Routine radiographs found unnecessary for dorsal wrist ganglion diagnosis
By Peter Pollack
Routine radiographs are unlikely to alter the management of dorsal wrist ganglions and often add an unnecessary expense, according to the authors of poster exhibit P235. Eliminating the use of such routine radiographs could save the U.S. health system from $4.7 million to $11.8 million each year, say the researchers.
Dorsal ganglions are frequently referred to orthopaedic surgeons for diagnosis and treatment (referral incidence of 55 per 100,000). Although the ganglions are comparatively easy to diagnose, many orthopaedic surgeons order wrist radiographs as a screening exam. Because the cost of such radiographs can range from $28.94 each (Medicare reimbursement) to as much as $72.00 or more each (institution fee), researchers hoped to identify the costs and benefits of this practice.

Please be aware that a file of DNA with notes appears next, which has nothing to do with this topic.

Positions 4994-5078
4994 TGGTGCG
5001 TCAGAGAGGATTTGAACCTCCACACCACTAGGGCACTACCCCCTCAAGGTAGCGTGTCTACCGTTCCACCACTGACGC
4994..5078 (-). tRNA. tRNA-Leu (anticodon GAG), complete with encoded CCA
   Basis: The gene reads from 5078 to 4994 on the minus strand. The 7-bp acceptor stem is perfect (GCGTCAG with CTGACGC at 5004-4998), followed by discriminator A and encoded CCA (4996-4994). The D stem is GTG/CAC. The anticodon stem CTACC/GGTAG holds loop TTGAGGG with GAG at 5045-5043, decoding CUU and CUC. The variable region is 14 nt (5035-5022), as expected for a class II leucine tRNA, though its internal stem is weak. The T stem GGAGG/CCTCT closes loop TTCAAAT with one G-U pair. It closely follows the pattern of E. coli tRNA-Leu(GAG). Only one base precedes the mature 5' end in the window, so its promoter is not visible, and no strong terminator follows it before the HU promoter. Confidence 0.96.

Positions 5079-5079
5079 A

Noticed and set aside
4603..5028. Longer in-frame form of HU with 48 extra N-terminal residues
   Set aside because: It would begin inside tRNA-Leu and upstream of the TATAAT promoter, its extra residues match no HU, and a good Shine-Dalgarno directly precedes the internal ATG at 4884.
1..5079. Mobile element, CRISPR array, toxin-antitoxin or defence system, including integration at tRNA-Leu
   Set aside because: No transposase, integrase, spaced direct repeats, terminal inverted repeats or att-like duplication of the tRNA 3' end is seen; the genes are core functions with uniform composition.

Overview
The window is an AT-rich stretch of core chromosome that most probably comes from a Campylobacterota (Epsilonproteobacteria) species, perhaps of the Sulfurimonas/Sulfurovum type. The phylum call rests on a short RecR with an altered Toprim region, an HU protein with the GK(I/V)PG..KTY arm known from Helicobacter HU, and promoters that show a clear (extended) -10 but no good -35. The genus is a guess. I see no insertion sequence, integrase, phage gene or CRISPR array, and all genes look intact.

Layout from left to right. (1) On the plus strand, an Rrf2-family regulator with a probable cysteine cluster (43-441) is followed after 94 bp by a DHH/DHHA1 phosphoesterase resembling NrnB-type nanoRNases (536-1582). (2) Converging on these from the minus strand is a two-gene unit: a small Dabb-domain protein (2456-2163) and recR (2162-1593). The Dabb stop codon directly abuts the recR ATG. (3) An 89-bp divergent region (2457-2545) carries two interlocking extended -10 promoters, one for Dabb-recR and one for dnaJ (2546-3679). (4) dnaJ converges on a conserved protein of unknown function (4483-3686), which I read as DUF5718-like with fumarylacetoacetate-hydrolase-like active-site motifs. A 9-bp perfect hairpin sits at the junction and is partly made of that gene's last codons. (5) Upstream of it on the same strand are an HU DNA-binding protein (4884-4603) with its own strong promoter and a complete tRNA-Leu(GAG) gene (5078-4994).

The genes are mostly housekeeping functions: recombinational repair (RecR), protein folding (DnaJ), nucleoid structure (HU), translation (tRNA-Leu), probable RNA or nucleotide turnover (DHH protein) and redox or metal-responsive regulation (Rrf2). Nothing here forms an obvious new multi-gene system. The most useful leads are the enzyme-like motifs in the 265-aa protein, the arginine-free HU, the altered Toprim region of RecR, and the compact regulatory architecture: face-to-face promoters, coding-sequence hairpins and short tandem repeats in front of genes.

Researchers examined the charts of 102 patients with confirmed diagnoses of dorsal wrist ganglion on aspiration or excision. They reviewed patient data such as age, gender, side of ganglia, hand of dominance, history of trauma, range of motion, and radiographic and pathologic results. Of the 102 patients, researchers confirmed positive radiographic findings in 13 cases, and of those 13, seven had been previously known. Clinical management for the remaining six patients did not change as a result of the radiographic findings.
Given the incidence of radiographic findings in this study, the cost per positive finding ranged from $227.07 to $564.92 across all of the patients. Extending these numbers to the 165,000 cases of dorsal ganglions in the United States each year produces a total yearly cost of $4,775,000 to $11,880,000. Because of the significant cost and low odds of altering treatment, researchers recommend against the routine use of radiographs in screening the typical presentation of dorsal wrist ganglions.
The lead researcher for is Derek R. Johnson, MD, of Grand Rapids, Mich. Additional researchers included Timothy W. Powers, MD, of Holland, Mich., and Julian E. Kuz, MD, of Grand Rapids, Mich. The authors report no conflicts of interest.